The second day is marked off when a second layer is added to pookkalam design with 2 different colours apart from yellow (mostly orange and creamy yellow).
The pookalam now will start growing in its size by adding new layers or designs with at least 4 to 5 different flowers. The day also marks the start of shopping activities. From this day onwards people start buying new clothes and jewellery.
Vishakam is considered to be one of the most auspicious days of Onam. In olden days, the markets open their harvest sale on this day, making one of the busiest days in the markets for public.
Anizham is one of the most important day in the Onam days as it kicks off the great Vallam Kali (Snake boat) at many parts of Kerala. A mock Vallam Kali is conducted on this day at Aranmula as a dress-rehearsal for the Aranmula boat race to be held after Onam.
Most of the schools and public offices give holiday from this day onwards and people start packing their bags to their native homes to celebrate the festival with their dear ones. The pookalam design will be very large by this time, with at least 5 to 6 new flowers types added to the original designs.
On the seventh day, the smaller versions of traditional Ona Sadya (Onam special buffet lunch) start in many places. Festivities include Puli Kali (Masked leopard dance) and traditional dance forms like Kaikotti Kali also performed in various functions.
The eighth day starts off with a major traditional ritual where the small statues of Mahabali and Vamana are taken around the house and then installed in the centre of the pookkalam smeared with a rice-flour batter. From this day onwards, the statue will be called Onathappan. Shopping is one of the major activities as the public will be making final purchases for the great Thiruvonam day.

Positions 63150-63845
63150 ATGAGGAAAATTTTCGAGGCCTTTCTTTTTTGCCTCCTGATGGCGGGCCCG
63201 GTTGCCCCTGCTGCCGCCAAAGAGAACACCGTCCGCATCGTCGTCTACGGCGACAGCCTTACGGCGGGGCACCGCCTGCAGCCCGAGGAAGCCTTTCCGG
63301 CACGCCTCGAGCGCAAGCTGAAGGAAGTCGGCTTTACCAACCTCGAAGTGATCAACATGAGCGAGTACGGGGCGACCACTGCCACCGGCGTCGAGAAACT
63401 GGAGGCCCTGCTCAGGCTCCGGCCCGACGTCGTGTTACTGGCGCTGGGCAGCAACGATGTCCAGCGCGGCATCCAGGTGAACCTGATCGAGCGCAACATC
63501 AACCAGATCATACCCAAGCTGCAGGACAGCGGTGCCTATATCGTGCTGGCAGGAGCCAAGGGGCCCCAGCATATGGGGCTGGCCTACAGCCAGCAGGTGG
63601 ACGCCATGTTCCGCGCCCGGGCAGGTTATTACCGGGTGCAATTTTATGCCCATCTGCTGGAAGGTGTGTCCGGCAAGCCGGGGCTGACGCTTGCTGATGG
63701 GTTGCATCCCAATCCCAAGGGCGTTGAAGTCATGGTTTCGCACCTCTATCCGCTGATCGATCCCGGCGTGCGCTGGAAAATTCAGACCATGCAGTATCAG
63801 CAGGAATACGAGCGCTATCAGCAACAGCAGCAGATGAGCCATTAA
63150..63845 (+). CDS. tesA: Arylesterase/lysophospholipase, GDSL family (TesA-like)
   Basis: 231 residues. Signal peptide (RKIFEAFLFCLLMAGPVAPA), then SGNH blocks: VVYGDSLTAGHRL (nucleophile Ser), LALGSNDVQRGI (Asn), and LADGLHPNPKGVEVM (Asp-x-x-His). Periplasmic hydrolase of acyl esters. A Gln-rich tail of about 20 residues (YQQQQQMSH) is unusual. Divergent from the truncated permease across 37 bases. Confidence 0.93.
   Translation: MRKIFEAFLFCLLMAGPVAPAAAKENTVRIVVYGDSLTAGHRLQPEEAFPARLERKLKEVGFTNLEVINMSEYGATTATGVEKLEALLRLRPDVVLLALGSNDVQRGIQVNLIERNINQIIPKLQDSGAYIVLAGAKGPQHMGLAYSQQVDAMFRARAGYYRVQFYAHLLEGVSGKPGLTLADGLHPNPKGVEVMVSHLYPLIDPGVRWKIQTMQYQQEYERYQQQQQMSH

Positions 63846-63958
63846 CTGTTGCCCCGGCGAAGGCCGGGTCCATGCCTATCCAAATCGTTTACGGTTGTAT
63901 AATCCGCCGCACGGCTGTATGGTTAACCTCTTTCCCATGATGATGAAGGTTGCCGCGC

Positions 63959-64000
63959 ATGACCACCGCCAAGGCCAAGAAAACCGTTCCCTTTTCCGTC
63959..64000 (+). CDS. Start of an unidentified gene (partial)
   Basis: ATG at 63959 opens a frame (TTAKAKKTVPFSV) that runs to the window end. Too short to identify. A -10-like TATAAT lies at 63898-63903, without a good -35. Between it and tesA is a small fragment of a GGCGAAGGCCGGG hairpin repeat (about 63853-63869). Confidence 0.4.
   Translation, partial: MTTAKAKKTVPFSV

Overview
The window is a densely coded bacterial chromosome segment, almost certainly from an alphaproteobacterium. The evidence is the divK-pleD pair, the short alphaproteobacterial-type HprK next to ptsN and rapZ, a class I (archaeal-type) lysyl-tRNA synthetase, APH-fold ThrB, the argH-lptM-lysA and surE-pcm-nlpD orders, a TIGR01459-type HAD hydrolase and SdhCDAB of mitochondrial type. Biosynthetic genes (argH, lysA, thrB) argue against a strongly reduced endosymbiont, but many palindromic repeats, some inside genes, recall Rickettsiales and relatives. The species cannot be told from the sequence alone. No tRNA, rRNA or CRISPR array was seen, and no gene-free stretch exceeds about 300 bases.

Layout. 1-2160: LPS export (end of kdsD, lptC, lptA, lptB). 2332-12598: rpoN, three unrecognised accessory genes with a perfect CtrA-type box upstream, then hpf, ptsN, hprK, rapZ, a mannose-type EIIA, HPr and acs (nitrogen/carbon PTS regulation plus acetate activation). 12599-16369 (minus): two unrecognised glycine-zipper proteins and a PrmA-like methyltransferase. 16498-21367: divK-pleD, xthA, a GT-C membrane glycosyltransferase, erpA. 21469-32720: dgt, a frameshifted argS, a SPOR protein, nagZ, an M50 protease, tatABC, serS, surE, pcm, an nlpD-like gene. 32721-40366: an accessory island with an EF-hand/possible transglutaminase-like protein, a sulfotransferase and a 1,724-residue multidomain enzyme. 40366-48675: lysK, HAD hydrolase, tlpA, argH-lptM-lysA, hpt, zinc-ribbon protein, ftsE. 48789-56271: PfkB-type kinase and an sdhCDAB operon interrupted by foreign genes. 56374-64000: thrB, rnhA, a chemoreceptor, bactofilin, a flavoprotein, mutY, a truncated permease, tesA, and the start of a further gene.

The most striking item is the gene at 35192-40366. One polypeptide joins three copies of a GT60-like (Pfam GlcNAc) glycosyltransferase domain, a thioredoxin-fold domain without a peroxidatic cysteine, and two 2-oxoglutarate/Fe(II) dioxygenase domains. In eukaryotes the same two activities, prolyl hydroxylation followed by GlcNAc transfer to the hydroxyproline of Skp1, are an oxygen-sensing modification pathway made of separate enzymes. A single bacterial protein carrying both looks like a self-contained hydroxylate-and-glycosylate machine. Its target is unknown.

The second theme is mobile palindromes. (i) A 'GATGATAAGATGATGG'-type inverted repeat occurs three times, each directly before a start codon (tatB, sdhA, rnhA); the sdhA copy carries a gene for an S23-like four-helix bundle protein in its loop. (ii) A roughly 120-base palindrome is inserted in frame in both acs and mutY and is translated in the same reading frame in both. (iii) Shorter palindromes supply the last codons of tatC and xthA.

Uthradam is known as ‘First Onam’ because it marks the day when King Mahabali descends onto Kerala. Uthradom is the ninth and the penultimate day of the festival of Onam. A last minute shopping called Uthradappachil happens as it is considered the most auspicious day for purchase of fresh vegetables and fruits along with other provisions for Thiruvonam.
The final day of Onam that culminates the 10 days of Onam Carnival. The day is known as Thiru-Onam (Sacred Onam Day) also known as ‘Second Onam’. The day marks the return of Mahabali to his Kerala. People clean their house, apply rice flour batter on the main entrance, take an early bath, wear new clothes and distribute alms to needy. The eldest female member of each family presents clothes to all the members of the family. Special prayers and masses are organized in temples, churches and mosques that highlight the secular nature of festival. The Pookkalam is prepared to welcome Mahabali. Displays of fireworks dominate the skyline. Onam Sadya feasts are prepared. The afternoon is marked with various traditional Onam games normally seen in rural areas and are organized by resident associations, clubs etc. in large cities.